View more on these topics

We must solve confusing protection criteria

lakey.gif

Martin Werth’s recent article, Is Protection Really Dying? raised some interesting points and served to show why, as an industry, we sometimes look past the issues that are really important.

One of Martin’s comments related to permanent and total disability: “The future also lies in consumer-driven innovation. Customers must be at the heart of any new proposition and they invariably assume our products confer greater peace of mind than they do. How else could one explain the fact that 55 per cent of critical-illness total permanent disability claims are declined? Legacy thinking is to improve the TPD definition wording, whereas fresh customer-driven thinking is to understand the underlying cause of the problem.”

I believe that, like many in the industry, he has missed the fundamental reason why 55 per cent of TPD claims are not paid. As with all CI and IP plans, it is the definition wording that contractually determines whether a claim is validated or rejected. TPD generally uses four claim definitions – own occupation, suited occupation, activities of daily living and activities of daily work.

My own suspicions have been verified by a number of reinsurers which have confirmed that the majority of declined claims relate to activity-based definitions. My own research has found that in the majority of instances such definitions fail the policyholder because the degree of disability needed to trigger a successful claim is so extreme.

I submit that activity-based definitions are close to worthless and I no longer use them because I believe they are an open invitation for a claim declinature.

Let us consider the extent of the disability required to trigger a successful claim. A typical activities of daily living definition is likely to require an inability to perform two of six tasks. These might include maintaining bowel and bladder function, putting on and taking off clothing, eating and drinking, moving from room to room, moving from bed to chair and washing in a bath or shower.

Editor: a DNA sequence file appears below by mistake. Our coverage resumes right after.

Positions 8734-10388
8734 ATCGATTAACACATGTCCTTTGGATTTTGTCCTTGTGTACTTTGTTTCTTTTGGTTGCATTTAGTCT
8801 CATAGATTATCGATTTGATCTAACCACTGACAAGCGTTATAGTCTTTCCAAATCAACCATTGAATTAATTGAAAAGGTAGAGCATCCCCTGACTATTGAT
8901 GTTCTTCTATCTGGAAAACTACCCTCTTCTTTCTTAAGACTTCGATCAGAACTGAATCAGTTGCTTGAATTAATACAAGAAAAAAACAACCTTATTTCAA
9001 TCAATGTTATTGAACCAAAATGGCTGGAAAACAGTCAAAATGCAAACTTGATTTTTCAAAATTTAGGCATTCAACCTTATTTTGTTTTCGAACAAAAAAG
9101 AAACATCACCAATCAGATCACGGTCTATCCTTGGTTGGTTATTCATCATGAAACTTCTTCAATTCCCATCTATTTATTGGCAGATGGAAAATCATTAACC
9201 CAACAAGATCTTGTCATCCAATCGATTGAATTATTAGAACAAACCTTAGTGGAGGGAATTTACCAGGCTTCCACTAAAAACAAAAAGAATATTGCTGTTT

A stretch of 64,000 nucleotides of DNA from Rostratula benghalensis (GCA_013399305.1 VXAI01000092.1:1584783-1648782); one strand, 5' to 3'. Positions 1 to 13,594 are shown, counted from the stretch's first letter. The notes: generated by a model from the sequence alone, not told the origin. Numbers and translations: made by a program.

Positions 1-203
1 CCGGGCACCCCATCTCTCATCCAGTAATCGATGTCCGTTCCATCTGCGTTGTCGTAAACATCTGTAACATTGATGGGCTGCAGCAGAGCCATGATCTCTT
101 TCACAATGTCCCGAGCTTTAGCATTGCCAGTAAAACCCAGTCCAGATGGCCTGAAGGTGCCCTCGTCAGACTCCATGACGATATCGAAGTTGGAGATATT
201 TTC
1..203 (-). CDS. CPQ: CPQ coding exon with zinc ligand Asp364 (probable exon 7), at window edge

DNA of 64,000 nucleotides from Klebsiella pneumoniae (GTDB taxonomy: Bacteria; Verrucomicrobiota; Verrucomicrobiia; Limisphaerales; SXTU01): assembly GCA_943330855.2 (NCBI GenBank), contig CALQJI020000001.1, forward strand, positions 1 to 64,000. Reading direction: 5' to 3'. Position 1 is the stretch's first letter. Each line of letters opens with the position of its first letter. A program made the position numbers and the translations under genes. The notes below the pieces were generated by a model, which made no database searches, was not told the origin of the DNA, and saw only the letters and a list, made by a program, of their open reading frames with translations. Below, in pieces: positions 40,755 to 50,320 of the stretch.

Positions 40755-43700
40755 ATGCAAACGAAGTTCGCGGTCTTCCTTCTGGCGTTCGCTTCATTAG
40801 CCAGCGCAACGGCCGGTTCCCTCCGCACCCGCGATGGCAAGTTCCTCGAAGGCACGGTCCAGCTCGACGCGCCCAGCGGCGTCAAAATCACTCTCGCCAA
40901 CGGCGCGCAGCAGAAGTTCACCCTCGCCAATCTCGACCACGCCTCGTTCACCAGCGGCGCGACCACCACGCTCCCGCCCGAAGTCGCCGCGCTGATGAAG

A passing glance might suggest that these are reasonable tasks which surely reflect the level of disability required to make a valid claim. If only it were so. Consider the conditions which might fail such a determinant. Surely being blind should reasonably result in a successful claim? Well, no, because all of the above tasks can be carried out regardless of sight. How about two broken legs – surely this must satisfy the criteria?

Actually, no – it is not a question of whether you can easily accomplish these tasks, but whether you can accomplish them at all.

Perhaps the activities of daily work provide a friendlier claim scenario. A typical definition might again require two out of six ADWs to be failed.

Walking 200 metres on flat ground, lifting a 1kg object, using a pen, pencil or keyboard, hearing well enough to understand somebody in a quiet room, speaking ability sufficient to be understood and sightsufficient to read 16-point print.

It appears that the disabilities highlighted earlier will still fail to result in a successful claim. Blindness only fails one, two broken legs might fail two but it is debatable. Other serious conditions may equally fall through the wide gaps that such a definition offers.

The question is, how do we as an industry design a product which is marketable, profitable, sustainable and, most important, one that provides the anticipated level of protection to consumers?

Alan Lakey is partner at High-clere Financial Services and director of Adviser Alliance

Newsletter

News and expert analysis straight to your inbox

Sign up

Comments

There are 7 comments at the moment, we would love to hear your opinion too.

  1. Well put Alan.